Abstract: Complex longitudinal data are commonly analyzed using nonlinear mixed-effects (NLME) models with a normal distribution. However, a departure from normality may lead to invalid inference and unreasonable parameter estimates. Some covariates may be measured with substantial errors, and the response observations may also be subjected to left-censoring due to a detection limit. Inferential procedures can be complicated dramatically when such data with asymmetric characteristics, left censoring, and measurement errors are analyzed. There is relatively little work concerning all of the three features simultaneously. In this paper, we jointly investigate a skew-t NLME Tobit model for response (with left censoring) process and a skew-t nonparametric mixed-effects model for covariate (with measurement errors) process under a Bayesian framework. A real data example is used to illustrate the proposed methods.
Analysis of Longitudinal and Survival Data: Joint Modeling, Inference Methods, and Issues
Lang Wu,Wei Liu,Grace Y. Yi,Yangxin Huang
Journal of Probability and Statistics , 2012, DOI: 10.1155/2012/640153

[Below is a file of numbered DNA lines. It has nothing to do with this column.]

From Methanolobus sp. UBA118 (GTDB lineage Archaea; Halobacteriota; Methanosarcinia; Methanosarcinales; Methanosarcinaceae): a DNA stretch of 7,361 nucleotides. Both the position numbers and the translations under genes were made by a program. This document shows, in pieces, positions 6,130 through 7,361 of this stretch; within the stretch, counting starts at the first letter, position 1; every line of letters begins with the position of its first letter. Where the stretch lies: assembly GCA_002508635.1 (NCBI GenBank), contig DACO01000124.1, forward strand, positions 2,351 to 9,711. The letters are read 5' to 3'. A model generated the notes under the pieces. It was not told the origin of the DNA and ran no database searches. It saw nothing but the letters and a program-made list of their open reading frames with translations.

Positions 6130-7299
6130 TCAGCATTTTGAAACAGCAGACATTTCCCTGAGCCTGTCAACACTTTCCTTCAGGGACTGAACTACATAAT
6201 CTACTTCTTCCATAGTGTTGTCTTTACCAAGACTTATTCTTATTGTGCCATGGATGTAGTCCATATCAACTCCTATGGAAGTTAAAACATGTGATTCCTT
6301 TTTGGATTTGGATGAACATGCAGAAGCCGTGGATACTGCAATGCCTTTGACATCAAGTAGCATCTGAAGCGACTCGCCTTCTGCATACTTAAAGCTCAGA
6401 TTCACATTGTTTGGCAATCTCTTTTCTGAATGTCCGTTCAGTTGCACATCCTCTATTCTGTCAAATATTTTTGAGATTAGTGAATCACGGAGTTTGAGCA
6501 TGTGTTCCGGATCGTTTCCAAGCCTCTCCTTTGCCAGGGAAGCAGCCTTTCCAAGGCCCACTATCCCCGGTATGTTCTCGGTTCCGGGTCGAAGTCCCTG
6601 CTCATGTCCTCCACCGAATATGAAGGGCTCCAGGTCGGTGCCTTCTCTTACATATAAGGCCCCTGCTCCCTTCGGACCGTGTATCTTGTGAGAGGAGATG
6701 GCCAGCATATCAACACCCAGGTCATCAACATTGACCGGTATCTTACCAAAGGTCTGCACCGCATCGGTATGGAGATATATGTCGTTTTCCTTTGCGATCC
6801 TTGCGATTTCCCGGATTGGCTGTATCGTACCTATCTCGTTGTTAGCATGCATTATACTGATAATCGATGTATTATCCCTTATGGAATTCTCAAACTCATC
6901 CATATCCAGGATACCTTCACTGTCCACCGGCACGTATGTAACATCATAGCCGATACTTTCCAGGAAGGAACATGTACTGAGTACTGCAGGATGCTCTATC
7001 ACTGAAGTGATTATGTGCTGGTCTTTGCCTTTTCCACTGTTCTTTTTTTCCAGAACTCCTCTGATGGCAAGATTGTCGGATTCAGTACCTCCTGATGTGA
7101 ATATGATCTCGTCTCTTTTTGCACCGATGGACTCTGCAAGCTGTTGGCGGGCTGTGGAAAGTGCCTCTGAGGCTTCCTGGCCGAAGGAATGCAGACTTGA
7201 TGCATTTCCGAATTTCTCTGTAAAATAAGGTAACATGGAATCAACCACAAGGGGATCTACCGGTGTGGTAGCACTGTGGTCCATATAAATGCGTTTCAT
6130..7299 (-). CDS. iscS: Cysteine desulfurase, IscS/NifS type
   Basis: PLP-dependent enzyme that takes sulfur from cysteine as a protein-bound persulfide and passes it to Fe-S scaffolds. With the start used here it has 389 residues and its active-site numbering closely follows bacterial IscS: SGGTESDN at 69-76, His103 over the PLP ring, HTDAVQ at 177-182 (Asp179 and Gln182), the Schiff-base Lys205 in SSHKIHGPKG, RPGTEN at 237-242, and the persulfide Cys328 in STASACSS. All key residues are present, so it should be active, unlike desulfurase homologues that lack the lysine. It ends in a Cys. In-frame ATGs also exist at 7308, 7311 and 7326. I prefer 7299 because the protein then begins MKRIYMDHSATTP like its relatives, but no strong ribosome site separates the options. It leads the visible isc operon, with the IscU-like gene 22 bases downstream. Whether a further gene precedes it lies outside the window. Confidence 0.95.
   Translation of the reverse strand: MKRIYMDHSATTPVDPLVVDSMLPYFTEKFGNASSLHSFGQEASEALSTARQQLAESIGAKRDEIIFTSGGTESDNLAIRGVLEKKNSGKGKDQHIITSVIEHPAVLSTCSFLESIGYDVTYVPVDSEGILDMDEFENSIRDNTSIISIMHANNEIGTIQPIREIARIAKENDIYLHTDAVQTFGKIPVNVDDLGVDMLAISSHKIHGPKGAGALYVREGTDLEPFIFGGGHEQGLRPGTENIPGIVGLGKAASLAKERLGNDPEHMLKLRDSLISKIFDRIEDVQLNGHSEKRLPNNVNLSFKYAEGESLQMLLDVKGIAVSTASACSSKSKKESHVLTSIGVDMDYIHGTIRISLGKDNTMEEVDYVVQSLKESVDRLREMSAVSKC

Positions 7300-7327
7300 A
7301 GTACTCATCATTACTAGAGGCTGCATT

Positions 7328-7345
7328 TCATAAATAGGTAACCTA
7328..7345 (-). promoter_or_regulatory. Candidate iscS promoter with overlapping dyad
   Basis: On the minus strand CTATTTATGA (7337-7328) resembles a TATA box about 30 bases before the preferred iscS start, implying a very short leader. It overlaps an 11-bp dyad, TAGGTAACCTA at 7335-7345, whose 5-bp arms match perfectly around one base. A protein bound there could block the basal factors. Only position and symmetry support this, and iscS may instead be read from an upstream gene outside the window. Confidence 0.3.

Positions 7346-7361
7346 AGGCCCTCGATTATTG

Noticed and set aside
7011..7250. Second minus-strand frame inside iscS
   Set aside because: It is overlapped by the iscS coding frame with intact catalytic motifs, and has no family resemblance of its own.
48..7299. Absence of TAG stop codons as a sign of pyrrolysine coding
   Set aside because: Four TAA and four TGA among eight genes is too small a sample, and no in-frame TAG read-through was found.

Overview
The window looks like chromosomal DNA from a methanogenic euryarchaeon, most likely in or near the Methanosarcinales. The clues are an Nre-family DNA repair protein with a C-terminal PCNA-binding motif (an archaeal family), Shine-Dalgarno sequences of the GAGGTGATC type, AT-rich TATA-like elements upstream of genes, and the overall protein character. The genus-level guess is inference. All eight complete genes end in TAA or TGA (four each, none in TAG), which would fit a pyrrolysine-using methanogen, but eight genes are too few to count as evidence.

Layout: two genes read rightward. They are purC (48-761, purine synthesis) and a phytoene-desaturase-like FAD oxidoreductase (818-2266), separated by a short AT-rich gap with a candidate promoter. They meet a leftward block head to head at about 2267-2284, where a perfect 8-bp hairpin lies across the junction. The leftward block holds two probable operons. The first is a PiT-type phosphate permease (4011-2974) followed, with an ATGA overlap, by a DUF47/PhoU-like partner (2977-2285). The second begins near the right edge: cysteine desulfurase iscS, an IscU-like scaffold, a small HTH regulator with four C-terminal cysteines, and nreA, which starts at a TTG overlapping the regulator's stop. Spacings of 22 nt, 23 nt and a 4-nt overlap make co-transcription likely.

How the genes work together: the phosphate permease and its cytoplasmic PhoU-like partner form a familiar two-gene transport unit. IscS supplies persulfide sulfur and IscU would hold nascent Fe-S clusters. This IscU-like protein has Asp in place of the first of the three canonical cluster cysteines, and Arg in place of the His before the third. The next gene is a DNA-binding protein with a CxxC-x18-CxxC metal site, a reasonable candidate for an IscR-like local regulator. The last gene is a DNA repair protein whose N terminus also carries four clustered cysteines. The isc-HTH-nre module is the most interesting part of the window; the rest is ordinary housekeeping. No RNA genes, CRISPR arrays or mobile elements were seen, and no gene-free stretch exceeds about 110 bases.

Abstract: In the past two decades, joint models of longitudinal and survival data have received much attention in the literature. These models are often desirable in the following situations: (i) survival models with measurement errors or missing data in time-dependent covariates, (ii) longitudinal models with informative dropouts, and (iii) a survival process and a longitudinal process are associated via latent variables. In these cases, separate inferences based on the longitudinal model and the survival model may lead to biased or inefficient results. In this paper, we provide a brief overview of joint models for longitudinal and survival data and commonly used methods, including the likelihood method and two-stage methods. 1. Introduction Longitudinal data and survival data frequently arise together in practice. For example, in many medical studies, we often collect patients’ information (e.g., blood pressures) repeatedly over time and we are also interested in the time to recovery or recurrence of a disease. Longitudinal data and survival data are often associated in some ways. The time to event may be associated with the longitudinal trajectories. Separate analyses of longitudinal data and survival data may lead to inefficient or biased results. Joint models of longitudinal and survival data, on the other hand, incorporate all information simultaneously and provide valid and efficient inferences. Figure 1 shows a longitudinal dataset in which CD4 cell counts are measured repeatedly over time in an AIDS study. Here, the time to event could be time to viral rebound, time to dropout, or time to death, depending on the research objectives. Data analysis can mainly focus on either the longitudinal data or the survival data or both. When the analysis focuses on longitudinal data, we often need to address informative dropouts since dropouts are very common in longitudinal studies. When the analysis focuses on survival data, we often need to incorporate time-dependent covariates such as CD4 since the times to event may be associated with the covariate trajectories. Sometimes, the main interest may lie in the association between the longitudinal process and survival process. In any of these cases, joint models are required to feature correlated longitudinal and survival data. Figure 1: CD4 measurements over time. (a) All subjects. (b) Five randomly selected subjects. Typically, joint models for longitudinal and survival data are required in the following situations: (i) survival models with measurement errors in time-dependent covariates; (ii) longitudinal models